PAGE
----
If you are interested in the wild cat species you may be interested to know if the serval is a successful predator. They are successful! They use the same technique for hunting smaller and larger prey which seems improbable as the technique is to pounce on them from a height and then stun them with a blow from one or both of their paws. The serval then bites the prey animal behind the head to kill them which works very well for most small prey including typically rodents. But it seems they can use the same technique described as “strike-and-bite” even when attacking larger prey.
An observer saw this happening when they watched a serval killing a seven-kilogram Thomson’s gazelle fawn. They described what happened as follows: “The method of killing in this case was to spring high above the gazelle and land on it, with all 4 feet, and bite until dislodged by the violence of the fawn’s struggle, when it would circle for a few seconds before making another attack.”
The person who described it was W. York and he recorded his observations in “A study of serval melanism in the Aberdares and some general behavioural information”. Associated: Melanistic serval.
My reference book on the topic of the serval’s feeding ecology tells me that another researcher/scientist, A. A. Geertsema, studied this medium-sized wild cat in Tanzania. They worked out that the serval can be a remarkably successful predator. In the Ngorongoro Crater, “about half of their pounces resulted in a meal, and each serval captured between 5,700 and 6,100 prey per year, equivalent to about 3,950 rodents, 260 snakes, and 130 birds per serval per year”.
I’m quoting the authors of the renowned book on the wild cats, Wild Cats of the World, Mel and Fiona Sunquist.
On my calculation that’s about a maximum of 17 prey animals per day which, I think, puts the predation of the typical feral cat in the shade. Even those living in Australia!
The serval has the longest legs relative to body size of all the wild cat species. This anatomy allows them to jump high and come down hard on their typical prey animal, a rodent, also typically in tall grass where the serval might not detect them visually but where they can pick them out using their large ears and excellent hearing.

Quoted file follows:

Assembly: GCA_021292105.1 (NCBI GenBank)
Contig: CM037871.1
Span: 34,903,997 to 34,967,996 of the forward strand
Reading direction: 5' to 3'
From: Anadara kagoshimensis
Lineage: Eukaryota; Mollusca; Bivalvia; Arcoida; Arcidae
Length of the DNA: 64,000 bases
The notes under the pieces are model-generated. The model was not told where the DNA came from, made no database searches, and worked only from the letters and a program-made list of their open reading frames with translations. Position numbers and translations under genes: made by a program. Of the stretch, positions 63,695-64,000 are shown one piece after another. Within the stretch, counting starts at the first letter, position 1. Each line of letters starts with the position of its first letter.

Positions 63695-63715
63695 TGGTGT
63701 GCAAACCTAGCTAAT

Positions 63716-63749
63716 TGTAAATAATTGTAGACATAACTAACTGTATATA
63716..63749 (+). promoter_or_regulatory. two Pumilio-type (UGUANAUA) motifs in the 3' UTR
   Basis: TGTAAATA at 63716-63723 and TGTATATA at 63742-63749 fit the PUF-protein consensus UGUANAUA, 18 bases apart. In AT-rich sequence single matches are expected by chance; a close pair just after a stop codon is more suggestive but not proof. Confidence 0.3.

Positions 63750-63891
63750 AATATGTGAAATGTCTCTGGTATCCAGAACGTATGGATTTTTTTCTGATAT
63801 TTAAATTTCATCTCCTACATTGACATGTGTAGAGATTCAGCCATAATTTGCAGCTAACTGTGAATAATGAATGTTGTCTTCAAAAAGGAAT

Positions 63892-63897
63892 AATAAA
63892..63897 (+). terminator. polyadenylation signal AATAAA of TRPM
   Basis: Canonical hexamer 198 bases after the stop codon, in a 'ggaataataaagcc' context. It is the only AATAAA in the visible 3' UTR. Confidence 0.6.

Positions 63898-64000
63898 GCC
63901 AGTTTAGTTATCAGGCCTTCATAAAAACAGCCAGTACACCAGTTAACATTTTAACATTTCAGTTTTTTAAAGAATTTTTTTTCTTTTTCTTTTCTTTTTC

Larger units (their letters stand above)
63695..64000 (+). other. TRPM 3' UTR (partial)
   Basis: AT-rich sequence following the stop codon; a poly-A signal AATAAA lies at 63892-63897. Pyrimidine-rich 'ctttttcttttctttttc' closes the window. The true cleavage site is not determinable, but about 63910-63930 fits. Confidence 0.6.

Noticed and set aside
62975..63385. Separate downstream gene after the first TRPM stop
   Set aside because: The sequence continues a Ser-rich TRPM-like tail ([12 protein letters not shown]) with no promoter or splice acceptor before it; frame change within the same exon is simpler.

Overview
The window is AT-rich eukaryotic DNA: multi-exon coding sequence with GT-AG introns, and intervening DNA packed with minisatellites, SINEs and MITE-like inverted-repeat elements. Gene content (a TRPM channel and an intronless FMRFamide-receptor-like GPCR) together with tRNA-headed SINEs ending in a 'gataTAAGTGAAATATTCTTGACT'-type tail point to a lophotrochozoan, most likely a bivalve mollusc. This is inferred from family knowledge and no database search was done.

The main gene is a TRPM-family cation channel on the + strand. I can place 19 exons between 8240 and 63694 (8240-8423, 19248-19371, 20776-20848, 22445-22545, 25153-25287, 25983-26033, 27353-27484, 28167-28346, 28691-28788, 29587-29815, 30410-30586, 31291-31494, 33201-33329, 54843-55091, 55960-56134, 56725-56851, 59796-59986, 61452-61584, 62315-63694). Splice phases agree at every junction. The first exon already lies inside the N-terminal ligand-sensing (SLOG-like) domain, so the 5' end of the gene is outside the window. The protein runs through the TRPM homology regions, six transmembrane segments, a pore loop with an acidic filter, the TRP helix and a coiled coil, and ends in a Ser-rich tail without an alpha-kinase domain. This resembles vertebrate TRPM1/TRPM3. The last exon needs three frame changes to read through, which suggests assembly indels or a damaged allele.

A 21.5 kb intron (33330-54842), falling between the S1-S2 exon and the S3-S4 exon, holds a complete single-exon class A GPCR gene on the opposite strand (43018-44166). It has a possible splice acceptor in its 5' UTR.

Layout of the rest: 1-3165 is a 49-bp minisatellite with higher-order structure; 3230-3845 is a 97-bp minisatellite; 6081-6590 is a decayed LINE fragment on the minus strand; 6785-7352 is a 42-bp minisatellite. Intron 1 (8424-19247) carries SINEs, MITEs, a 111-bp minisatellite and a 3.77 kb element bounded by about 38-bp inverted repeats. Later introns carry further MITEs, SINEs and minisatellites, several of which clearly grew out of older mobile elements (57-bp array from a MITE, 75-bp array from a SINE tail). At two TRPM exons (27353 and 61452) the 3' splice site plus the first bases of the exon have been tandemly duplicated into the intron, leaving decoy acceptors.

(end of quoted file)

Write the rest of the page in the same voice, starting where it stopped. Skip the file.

Over 90% of the serval’s diet consists of prey weighing less than 200 g. This is about 2% of a female serval’s body weight. This is in complete contrast to the tiger which relies upon large prey animals much larger than itself.
In an earlier post I wrote how servals like to hunting wetlands where they will scoop fish out of the water and consume frogs, crabs and other prey animals living within watercourses.
But the serval also likes to eat snakes, lizards, birds, hares, flamingos, young antelope and duiker to name some examples.
It depends where they are living but, for example, in Zimbabwe a particular species of mouse and rat make up the bulk of the serval’s diet. The vlei rat is also a major part of the serval’s diet in Tanzania particularly in the dry season. In Tanzania the pygmy mouse is also an important prey animal for the serval. This mouse weighs between two and 12 g. The unstripped grass mouse is also popular with the serval weighing between 50 and a hundred grams.
In Tanzania rodents were found in 90% of all the faeces examined. And in direct observations of servals killing prey animals, rodents made up 90% of the victims.
Also like the domestic cat, in this instance, the serval likes to eat grass and Mel and Fiona Sunquist say they like to do it because it might aid in their digestion or it might act as an emetic.
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